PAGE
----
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Who Discovered the Americas First?

2024-02-29 00:00:00 / episode: 377

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Who Discovered the Americas First?
This is an old question, and everyone thinks they know the answer, but today I want to give you a different answer.
Along the way, we’ll take a look at the mystery of the Polynesians, a sideways view of sweetpotatoes, and one of my childhood heroes, Thor Heyerdahl, along with some DNA studies.

The Polynesian Mystery

Before we get into the sweet potatoes, let me tell you a short story. A few years ago, I flew to Guam. As I looked out the window on the vast open sea below me, I wondered, how did the first people get to the remote Pacific islands?
Polynesians are remarkably similar in their genetics, language and culture despite being separated by thousands of kilometres of open ocean. Also, they didn’t have compasses or sextants to navigate with.
The polynesians didn’t have a written language. So, how could we find the answer to these mysteries? The answer to the Polynesian mystery of navigation starts with the guy I’m gonna tell you about next.

Thor Heyerdahl

My mind wandered and then I remembered as a kid hearing about a guy called Thor Heyerdahl. He was an explorer who thought the Polynesians got to the islands just by floating there on big rafts. He proved this was possible by making a big raft which he called Kon-Tiki and floating from South America to an atoll called Raroia in French Polynesia in the middle of the Pacific ocean. They did it in 101 days, so they proved it was possible. At this point, you might ask, what does this have to do with sweet potatoes or discovering the Americas? On the way to answering that question, first we have to see the big problem with Thor’s idea.

The Genetic Problem

The problem with Thor’s idea was that he thought the Polynesians came from South America. Today, modern genetic evidence points overwhelmingly to southeast Asia as the origin of the Polynesian people. But we can’t simply say they started there and that’s that. You see, there is some genetic evidence of American people’s genes in the Polynesian people. They carry partly indigenous American genes. Then there’s the whole question of the sweet potatoes.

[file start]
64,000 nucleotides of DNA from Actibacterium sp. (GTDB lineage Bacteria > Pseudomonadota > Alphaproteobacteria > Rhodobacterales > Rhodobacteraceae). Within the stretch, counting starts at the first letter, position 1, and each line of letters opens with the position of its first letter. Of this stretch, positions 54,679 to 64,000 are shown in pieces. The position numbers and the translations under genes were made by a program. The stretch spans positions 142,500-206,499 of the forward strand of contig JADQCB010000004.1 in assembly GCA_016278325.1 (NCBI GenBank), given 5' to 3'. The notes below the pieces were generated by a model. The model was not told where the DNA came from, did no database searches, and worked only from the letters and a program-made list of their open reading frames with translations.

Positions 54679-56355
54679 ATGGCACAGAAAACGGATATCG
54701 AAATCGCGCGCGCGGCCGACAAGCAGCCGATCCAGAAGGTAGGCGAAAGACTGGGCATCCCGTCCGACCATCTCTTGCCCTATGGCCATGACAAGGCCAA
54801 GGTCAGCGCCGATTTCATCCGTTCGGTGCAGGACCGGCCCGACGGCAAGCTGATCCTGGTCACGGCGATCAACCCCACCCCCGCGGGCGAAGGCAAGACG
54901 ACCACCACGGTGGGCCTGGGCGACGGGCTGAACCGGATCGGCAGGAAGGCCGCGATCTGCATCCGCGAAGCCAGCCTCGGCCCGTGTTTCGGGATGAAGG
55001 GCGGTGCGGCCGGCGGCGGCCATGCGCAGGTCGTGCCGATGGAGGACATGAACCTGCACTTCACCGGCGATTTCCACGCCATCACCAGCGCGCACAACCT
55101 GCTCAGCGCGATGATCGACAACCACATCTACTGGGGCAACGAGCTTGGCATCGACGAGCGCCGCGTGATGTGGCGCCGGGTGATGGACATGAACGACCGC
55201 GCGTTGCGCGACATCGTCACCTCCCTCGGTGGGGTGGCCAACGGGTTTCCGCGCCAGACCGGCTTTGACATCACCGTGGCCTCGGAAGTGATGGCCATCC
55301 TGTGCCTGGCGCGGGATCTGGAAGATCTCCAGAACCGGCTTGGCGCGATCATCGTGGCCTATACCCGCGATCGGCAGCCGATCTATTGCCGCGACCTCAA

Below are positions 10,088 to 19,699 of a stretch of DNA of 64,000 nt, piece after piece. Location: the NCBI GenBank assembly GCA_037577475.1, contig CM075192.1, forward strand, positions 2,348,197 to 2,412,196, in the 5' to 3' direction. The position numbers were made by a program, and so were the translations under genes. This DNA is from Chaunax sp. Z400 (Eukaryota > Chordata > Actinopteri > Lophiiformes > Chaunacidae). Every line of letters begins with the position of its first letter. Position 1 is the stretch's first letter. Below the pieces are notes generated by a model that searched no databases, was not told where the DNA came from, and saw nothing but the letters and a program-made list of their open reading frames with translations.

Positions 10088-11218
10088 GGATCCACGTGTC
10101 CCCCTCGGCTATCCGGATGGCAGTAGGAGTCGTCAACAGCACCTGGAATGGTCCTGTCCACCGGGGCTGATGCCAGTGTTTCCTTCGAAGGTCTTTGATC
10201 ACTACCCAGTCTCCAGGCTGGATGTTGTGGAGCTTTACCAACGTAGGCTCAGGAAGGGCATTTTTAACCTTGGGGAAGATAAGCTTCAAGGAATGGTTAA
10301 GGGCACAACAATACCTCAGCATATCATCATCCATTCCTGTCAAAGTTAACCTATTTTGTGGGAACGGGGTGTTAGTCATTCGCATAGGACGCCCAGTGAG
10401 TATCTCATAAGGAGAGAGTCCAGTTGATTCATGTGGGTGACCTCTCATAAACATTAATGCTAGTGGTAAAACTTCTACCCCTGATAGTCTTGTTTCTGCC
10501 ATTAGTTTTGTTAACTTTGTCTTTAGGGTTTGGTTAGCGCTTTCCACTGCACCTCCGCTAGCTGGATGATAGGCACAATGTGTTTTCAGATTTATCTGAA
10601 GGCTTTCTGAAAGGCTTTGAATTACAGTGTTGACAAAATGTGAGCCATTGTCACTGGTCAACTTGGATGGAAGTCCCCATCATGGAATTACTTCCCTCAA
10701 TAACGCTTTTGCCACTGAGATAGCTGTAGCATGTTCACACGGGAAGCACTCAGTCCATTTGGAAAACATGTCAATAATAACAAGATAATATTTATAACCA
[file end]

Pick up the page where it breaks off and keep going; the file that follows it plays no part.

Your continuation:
Sweet Potatoes

Sweet potatoes are an ancient crop that was first domesticated by humans 5000 years ago in Central and South America. But at the same time, sweet potatoes are a staple food among many polynesian people. They have been eating sweet potatoes for at least 700 years. There’s archeological evidence to prove this. So how did they get the sweet potatoes? And further, the quechua word for sweet potato is Kumar. The word for sweet potato across Polynesia is uncannily similar. So this brings us to the BIG Question.

Who Discovered the Americas first?

Well, this is a great question, but it’s also a silly one. It’s silly because, obviously, the Indigenous people first discovered the Americas. But it is still interesting because that was a long long time ago, and we like to know who has re-discovered the Americas since then. Of course, there is Christopher Columnbus. Then there are the slightly controversial voyages made by some Norse peoples, including Leif Ericson. But It seems likely that polynesian peoples arrived on the western shores of South America quite a bit earlier than those two explorers. We can’t say conclusively when or where they made contact but that they made contact seems almost certain, and it’s extremely likely they did so before any Europeans.